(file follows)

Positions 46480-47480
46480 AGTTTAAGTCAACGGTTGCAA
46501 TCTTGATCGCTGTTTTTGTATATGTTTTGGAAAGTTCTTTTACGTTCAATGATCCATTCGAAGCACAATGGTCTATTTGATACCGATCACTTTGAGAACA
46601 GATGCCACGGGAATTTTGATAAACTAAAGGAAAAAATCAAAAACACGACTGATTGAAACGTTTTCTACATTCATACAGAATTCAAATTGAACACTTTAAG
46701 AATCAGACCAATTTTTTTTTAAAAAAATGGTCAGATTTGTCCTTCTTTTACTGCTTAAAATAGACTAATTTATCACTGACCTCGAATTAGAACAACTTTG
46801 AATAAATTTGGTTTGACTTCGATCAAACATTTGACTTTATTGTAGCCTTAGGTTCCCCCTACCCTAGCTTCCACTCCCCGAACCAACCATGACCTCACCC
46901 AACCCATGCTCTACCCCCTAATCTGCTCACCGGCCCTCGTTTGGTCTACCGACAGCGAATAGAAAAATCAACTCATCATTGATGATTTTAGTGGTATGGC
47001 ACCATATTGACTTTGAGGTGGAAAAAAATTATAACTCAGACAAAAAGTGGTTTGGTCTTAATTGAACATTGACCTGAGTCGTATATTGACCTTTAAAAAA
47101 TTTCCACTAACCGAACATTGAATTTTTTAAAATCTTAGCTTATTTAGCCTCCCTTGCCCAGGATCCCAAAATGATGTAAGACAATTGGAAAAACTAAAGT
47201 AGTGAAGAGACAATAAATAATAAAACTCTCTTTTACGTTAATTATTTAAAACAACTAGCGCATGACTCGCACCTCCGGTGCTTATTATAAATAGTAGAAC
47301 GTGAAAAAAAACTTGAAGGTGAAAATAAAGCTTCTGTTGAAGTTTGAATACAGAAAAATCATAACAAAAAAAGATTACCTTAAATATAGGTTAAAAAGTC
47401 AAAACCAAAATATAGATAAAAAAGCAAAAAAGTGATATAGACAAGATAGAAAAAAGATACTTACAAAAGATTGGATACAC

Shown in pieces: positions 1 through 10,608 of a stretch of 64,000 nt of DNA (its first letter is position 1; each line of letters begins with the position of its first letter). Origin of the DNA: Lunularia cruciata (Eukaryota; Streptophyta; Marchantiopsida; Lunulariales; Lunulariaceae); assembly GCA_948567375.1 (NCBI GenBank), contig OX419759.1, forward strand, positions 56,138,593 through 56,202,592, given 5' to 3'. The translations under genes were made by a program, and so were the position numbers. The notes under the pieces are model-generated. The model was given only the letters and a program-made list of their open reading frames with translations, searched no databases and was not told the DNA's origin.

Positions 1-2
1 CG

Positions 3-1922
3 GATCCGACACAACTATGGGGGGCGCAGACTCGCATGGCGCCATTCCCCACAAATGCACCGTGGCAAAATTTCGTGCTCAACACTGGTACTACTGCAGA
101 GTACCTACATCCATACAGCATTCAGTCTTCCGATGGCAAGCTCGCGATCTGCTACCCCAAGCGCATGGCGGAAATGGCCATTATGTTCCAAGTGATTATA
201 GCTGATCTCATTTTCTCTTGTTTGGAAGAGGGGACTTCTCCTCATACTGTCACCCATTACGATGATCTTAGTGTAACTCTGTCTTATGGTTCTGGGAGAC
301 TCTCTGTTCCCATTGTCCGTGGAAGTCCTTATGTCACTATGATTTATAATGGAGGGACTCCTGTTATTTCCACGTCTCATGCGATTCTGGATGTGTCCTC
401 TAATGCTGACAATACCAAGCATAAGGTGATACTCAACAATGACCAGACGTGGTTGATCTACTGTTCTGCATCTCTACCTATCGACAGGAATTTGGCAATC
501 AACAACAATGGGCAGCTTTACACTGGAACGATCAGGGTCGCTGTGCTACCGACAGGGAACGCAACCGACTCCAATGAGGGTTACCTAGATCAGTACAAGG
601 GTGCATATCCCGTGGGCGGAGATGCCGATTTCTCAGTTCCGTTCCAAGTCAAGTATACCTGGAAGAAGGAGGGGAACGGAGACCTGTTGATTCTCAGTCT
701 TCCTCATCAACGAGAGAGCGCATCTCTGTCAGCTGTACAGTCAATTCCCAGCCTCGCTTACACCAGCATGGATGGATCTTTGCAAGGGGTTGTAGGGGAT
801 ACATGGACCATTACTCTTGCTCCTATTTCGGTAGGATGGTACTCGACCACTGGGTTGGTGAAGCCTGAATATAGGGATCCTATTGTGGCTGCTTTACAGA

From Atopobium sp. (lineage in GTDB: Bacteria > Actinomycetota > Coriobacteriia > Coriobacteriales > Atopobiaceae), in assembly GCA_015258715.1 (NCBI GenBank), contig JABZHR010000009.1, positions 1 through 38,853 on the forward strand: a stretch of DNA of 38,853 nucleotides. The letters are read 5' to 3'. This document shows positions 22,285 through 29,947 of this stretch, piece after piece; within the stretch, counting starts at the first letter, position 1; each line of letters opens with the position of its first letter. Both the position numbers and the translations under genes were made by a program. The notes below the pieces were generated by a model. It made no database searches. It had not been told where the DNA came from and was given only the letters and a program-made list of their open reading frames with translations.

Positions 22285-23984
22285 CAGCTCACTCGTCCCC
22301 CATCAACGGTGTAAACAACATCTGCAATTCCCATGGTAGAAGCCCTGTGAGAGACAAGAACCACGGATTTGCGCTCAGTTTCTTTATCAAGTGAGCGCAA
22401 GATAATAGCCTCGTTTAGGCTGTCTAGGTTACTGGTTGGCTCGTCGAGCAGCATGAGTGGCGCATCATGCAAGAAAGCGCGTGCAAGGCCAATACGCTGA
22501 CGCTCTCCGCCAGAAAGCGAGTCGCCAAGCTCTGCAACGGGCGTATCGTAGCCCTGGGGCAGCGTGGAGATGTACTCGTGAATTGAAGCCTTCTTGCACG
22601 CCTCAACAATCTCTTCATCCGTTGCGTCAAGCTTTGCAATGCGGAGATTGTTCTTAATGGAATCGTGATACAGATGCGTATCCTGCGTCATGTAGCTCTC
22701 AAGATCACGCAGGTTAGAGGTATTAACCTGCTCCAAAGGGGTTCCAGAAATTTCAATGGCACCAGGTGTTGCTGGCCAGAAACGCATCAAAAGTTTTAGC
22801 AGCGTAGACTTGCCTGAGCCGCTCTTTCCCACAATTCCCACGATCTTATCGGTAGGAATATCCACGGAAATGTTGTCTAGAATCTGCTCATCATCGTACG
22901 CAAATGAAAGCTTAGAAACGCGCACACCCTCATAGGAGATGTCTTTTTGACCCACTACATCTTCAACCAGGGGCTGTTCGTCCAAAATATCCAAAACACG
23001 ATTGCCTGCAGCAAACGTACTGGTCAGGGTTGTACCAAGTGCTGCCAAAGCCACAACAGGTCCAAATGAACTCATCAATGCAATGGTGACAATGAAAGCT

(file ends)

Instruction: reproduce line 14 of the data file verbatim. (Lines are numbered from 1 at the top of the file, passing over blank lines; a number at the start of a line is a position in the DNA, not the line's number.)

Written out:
Positions 1-2